• Kyodo


Fascinated by the contact sport of kabaddi, a middle school and a high school in Saitama Prefecture beat a succession of collegiate teams this year to win the national student championship after learning the rules and tactics from scratch.

Seven years ago, Jiyunomori Gakuin Junior and Senior High School in Saitama Prefecture created Japan’s only kabaddi club below collegiate level. Having stood on the national podium, they are now hoping the sport will draw wider interest from people in their generation.

Kabaddi, which has its roots in India, is played between two teams of seven players on a small court without any equipment. The objective is for an offensive player known as the “raider” to tag the opposing team’s defenders in their half of the court and return safely to his own half without being tackled.

The game’s name is said to derive from a Tamil word meaning “to hold hands.” The raiders are required to repeatedly chant “kabaddi” as proof the raid occurs during a single breath.

A non-Olympic sport, kabaddi is popular in South Asia and has a large following at the Asian Games. It has struggled to gain traction in Japan, which only has about 400 registered players, according to the Japan Kabaddi Association.

At a Tokyo gymnasium in June, the Jiyunomori Gakuen men’s team challenged an older university team. During one half, the younger players surrounded the university’s raider and a Jiyunomori defender set up a tackle, allowing his six teammates to hold the opponent tight on the floor.

“Even if we have a disadvantage in terms of our physical size, we don’t lose in terms of technique and teamwork,” said 18-year-old captain Issei Ogawa, a third-year student at Jiyunomori.

Katsumi Abe, at 15 the youngest player eligible to play on the men’s national team, hopes many students will follow in the footsteps of the pioneering athletes.

“I want there to be more players in my age group who share interest in the sport,” Abe said. “Personally, I want to develop techniques and enough mental strength that will enable me to beat adult players.”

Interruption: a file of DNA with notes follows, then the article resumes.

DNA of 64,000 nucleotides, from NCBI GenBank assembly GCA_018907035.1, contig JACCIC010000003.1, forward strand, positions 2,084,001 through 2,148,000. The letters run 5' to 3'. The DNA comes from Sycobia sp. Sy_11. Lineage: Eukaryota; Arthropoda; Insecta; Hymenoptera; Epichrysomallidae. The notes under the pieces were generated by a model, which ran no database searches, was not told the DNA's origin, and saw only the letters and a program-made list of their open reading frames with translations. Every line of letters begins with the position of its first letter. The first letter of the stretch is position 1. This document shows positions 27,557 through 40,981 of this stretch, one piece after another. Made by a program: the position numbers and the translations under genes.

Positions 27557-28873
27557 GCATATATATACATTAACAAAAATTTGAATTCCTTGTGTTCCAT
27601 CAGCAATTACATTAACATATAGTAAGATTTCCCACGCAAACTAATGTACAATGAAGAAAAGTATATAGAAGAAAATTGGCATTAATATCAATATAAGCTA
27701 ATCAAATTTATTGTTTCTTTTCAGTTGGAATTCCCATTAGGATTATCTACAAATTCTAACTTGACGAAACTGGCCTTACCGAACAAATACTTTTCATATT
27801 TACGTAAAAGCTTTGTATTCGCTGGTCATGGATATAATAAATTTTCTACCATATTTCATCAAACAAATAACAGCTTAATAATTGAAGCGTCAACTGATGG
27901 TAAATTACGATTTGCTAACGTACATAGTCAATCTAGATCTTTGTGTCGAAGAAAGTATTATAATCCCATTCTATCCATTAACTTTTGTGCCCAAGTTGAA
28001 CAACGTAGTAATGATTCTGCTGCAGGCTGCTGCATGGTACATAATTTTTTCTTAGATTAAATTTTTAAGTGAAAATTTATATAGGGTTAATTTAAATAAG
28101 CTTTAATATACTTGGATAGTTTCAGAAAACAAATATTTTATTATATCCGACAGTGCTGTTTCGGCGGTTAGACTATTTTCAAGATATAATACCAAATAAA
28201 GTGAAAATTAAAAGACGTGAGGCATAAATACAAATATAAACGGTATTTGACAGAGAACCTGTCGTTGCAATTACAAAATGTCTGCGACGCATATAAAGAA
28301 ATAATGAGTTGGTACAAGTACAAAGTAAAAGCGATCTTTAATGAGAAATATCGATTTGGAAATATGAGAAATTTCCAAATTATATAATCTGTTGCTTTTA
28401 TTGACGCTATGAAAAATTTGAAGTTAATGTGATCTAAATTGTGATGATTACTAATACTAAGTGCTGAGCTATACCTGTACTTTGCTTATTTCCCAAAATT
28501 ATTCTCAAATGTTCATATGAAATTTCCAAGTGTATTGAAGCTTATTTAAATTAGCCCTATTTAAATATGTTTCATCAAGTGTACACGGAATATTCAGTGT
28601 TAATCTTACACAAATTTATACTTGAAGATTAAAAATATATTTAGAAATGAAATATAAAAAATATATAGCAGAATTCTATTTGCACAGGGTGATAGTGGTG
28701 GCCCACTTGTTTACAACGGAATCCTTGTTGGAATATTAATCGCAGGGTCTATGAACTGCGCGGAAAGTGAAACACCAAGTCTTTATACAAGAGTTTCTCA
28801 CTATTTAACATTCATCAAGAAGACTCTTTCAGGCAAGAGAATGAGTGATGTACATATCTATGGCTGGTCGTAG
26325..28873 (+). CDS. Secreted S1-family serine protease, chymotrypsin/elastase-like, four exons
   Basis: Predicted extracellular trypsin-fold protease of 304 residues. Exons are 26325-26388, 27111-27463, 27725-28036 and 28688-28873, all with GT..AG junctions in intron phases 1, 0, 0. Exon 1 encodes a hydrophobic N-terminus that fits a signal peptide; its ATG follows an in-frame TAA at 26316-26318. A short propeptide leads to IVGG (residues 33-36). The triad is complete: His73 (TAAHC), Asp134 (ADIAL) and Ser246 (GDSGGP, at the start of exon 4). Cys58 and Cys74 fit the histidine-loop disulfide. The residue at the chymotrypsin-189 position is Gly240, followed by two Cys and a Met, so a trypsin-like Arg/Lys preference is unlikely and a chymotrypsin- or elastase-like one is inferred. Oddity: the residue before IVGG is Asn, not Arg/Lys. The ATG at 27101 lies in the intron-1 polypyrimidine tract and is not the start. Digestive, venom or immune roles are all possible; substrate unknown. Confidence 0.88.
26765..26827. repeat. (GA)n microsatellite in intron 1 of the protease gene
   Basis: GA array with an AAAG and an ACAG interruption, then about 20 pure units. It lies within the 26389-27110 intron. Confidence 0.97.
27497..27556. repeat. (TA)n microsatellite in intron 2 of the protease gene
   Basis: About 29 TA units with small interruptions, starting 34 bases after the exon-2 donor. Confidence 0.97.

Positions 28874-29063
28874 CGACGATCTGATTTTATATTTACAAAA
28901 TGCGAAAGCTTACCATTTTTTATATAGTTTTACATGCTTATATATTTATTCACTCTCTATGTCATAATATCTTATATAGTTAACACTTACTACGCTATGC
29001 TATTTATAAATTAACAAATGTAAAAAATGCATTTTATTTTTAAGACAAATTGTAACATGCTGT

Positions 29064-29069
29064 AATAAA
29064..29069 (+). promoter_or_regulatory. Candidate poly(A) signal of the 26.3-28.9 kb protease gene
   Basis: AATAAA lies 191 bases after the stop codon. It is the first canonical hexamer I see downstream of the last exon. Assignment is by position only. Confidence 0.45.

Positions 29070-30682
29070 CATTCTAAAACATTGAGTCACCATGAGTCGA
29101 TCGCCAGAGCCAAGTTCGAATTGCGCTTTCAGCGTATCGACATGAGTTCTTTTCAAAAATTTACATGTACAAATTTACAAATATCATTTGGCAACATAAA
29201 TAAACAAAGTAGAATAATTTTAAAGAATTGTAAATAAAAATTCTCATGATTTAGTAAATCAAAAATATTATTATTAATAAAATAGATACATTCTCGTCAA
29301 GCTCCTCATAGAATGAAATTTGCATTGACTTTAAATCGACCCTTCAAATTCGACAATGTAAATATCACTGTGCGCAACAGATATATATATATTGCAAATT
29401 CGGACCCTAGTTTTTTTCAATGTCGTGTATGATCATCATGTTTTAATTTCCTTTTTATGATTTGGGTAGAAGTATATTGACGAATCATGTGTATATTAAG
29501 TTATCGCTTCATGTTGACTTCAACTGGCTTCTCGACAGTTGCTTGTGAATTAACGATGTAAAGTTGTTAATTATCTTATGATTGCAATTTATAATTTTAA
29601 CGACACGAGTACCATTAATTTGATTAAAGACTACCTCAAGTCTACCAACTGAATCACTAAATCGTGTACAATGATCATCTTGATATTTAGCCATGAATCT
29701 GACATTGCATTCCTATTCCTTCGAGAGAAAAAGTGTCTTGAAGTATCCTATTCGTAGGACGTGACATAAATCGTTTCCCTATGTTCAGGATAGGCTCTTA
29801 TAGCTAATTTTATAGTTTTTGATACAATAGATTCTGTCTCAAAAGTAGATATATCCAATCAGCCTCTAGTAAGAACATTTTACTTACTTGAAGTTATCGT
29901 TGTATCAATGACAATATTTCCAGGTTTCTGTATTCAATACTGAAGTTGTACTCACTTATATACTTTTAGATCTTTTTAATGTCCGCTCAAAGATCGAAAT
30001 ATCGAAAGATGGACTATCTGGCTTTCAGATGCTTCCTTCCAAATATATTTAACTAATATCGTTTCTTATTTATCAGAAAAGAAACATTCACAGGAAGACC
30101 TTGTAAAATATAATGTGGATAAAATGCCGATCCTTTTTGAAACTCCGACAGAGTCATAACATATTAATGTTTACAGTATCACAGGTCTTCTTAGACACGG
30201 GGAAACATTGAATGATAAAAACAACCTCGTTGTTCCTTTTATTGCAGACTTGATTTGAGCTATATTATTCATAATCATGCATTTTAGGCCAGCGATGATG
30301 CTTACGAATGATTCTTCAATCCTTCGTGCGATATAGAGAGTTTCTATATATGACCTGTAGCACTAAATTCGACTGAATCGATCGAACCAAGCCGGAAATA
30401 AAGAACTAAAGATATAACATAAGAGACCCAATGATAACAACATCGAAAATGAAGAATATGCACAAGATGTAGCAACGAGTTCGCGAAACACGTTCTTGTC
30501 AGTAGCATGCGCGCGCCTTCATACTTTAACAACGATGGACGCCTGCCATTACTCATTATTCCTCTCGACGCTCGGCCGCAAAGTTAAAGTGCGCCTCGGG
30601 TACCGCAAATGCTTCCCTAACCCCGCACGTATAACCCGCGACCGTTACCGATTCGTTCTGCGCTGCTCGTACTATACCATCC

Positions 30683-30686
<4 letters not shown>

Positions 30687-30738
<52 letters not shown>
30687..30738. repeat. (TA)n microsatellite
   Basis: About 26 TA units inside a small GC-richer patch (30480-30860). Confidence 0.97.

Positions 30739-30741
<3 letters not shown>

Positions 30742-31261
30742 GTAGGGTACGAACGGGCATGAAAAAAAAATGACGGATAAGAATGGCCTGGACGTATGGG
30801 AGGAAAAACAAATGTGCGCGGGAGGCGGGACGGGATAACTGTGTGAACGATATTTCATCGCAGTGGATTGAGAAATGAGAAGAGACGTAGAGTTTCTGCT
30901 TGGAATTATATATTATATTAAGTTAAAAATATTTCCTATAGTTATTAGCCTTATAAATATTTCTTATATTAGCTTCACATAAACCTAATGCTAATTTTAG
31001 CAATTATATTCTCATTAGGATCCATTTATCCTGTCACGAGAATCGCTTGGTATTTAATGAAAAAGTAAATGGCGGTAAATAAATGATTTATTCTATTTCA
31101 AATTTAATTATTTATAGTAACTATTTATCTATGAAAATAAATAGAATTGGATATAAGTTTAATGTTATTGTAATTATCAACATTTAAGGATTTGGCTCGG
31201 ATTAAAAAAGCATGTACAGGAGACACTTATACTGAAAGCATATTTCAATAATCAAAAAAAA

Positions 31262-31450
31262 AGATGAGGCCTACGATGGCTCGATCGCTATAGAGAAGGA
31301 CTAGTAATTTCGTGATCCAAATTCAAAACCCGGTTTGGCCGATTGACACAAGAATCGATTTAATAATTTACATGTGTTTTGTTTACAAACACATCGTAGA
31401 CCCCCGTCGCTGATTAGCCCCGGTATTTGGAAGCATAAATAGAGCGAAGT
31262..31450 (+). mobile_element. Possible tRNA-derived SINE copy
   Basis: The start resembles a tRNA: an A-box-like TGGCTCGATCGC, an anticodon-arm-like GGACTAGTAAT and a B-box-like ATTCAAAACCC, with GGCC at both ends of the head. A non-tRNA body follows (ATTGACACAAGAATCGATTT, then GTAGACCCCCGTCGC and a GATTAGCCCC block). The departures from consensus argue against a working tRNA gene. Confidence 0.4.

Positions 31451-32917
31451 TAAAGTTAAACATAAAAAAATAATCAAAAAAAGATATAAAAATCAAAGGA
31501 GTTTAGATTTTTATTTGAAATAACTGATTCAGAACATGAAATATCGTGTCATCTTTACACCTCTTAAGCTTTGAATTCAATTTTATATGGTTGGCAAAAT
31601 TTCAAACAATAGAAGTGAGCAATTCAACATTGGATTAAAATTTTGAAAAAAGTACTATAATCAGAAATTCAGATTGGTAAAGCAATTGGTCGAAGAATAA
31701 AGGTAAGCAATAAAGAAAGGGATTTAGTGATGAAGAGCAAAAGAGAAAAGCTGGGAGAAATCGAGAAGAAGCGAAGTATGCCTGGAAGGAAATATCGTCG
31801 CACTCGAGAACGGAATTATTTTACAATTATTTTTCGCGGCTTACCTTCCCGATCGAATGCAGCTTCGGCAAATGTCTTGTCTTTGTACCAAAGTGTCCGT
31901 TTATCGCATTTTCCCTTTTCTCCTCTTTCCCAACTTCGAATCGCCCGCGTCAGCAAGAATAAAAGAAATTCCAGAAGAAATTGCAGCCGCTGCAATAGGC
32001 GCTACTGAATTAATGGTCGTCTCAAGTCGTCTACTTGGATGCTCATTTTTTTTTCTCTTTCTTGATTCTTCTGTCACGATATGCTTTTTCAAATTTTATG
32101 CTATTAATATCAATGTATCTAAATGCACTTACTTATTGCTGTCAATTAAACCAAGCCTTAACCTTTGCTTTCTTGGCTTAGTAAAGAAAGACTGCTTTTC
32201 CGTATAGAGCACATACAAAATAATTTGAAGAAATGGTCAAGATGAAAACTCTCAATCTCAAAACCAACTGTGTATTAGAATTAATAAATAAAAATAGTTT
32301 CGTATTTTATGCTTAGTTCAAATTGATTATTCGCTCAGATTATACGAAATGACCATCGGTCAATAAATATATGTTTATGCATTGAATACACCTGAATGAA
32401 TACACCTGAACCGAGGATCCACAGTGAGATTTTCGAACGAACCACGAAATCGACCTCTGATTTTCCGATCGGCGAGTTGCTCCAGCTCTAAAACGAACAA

The club was created in June 2011 after a second-year high school student asked his peers to play the sport in a school hallway after watching it on television. After the students discovered there was no kabaddi club below the collegiate level, they decided to create their own.

“Nobody knew about the sport since it’s not at all popular,” said Mizuki Nakashima, 23, who was one of the founding members of the club. “We were really excited that it would be the first in Japan, and we just went on to make the club.”

The members learned the rules from the Japan Kabaddi Association and trained with university teams. They struggled against university and adult teams but managed to win their first official game in February 2013.

Since then, the Jiyunomori Gakuin team has developed its strength and technique with support from alumni and become Japan’s top team this February at a tournament for university teams and below.

“They were able to win because the students made efforts on their own, and this bore fruit as adults who were moved by their passion supported them along the way,” said Kaho Suga, a Jiyunomori teacher who oversees the team.

The Japan Kabaddi Association has been aiming to attract more people to the sport by holding demonstrations around the country.

“I want to establish more opportunities for the younger generation to experience kabaddi,” said Yoji Kawai, 43, an association official.

“We are willing to send members of the association who can teach the sport if a high school is interested. I hope to hear from them.”

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